J INVASIVE CARDIOL 2018;30(12):E155.
Key words: cardiac imaging, sepsis, Streptococcus constellatus
A 20-year-old female with history of polysubstance abuse presented for fevers and lightheadness. Blood cultures grew out Streptococcus constellatus, which is known to form purulent infections when introduced in the body. Evaluation with transesophageal echocardiogram (TEE) showed a definite large, irregular, loosely organized, highly mobile vegetation, 1.7 x 3.5 mm on the septal leaflet base, and right atrial aspect with associated severe tricuspid regurgitation (Figure 1). The day after TEE evaluation, the patient expired secondary to overwhelming sepsis.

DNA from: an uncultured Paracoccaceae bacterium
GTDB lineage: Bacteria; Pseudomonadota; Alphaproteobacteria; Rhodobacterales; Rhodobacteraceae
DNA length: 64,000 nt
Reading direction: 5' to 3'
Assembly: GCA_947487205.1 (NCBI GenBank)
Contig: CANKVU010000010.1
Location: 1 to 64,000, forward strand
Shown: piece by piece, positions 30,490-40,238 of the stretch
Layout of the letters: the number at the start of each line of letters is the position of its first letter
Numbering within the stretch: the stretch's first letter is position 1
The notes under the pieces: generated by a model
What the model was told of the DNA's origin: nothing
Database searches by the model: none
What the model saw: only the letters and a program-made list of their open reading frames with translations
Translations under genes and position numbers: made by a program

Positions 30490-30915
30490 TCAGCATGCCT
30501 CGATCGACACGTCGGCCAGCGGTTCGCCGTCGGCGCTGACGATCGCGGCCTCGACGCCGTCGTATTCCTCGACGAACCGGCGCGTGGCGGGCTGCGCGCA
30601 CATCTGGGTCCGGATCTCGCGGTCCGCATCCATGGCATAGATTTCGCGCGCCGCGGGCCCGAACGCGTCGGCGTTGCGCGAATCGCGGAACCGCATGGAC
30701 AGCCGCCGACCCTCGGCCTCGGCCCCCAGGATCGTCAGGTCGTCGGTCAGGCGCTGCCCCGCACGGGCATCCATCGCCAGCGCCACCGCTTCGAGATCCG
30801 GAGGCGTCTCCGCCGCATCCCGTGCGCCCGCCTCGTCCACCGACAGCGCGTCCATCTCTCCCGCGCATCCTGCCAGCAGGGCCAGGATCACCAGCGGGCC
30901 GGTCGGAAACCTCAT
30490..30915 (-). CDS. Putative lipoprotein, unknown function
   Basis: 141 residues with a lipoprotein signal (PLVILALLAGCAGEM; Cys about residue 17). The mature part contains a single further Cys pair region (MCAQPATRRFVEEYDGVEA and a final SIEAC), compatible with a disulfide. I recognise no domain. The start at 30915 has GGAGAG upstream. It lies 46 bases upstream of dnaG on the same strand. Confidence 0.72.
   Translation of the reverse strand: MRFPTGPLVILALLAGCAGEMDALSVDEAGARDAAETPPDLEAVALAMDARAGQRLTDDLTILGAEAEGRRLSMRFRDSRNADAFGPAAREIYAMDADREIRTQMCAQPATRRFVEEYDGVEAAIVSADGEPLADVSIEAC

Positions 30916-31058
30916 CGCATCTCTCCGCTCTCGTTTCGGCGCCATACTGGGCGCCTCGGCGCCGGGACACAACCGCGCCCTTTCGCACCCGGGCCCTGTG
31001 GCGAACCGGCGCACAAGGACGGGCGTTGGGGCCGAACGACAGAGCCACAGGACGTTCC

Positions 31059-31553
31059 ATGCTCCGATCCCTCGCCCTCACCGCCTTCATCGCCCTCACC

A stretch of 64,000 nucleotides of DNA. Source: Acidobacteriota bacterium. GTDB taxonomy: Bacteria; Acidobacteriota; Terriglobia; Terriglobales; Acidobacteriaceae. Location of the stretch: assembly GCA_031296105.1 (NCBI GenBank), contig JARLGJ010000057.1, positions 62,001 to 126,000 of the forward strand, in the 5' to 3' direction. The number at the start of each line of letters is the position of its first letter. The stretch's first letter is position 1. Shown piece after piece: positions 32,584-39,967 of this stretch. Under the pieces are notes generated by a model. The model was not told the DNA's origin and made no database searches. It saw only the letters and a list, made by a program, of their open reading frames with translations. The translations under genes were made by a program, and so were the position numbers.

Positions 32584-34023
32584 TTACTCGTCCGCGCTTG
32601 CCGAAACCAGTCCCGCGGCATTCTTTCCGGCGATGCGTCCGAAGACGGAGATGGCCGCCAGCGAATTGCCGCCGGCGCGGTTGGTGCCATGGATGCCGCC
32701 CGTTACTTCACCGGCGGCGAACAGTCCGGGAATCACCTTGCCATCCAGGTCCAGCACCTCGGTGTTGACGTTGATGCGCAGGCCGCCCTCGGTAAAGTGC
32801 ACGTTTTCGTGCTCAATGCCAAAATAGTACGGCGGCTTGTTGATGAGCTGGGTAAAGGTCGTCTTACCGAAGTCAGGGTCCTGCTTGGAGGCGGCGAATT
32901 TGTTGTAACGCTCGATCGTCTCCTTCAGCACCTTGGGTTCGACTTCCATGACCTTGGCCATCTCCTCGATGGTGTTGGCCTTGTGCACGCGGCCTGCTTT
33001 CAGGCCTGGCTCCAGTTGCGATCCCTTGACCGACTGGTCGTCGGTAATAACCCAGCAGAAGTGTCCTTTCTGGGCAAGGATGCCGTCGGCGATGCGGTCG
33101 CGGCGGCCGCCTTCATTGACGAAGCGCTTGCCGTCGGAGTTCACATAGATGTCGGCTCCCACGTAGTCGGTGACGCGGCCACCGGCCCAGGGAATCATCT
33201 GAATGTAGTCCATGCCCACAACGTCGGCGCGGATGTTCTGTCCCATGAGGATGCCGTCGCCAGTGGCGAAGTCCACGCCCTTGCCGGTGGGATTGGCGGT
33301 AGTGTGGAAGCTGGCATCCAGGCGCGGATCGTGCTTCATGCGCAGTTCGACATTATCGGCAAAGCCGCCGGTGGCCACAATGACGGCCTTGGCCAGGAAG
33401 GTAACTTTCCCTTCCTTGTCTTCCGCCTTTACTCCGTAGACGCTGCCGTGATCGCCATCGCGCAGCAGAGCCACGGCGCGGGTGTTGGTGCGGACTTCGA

From the 1Department of Internal Medicine and 2Department of Cardiology, Staten Island University Hospital-Northwell Health, Staten Island, New York.
Disclosure: The authors have completed and returned the ICMJE Form for Disclosure of Potential Conflicts of Interest. The authors report no conflicts of interest regarding the content herein.
Manuscript accepted July 12, 2018.
Address for correspondence: Peter C. Olson, MD, Staten Island University Hospital-Northwell Health, 475 Seaview Avenue, Staten Island, NY 10305. Email: firstname.lastname@example.org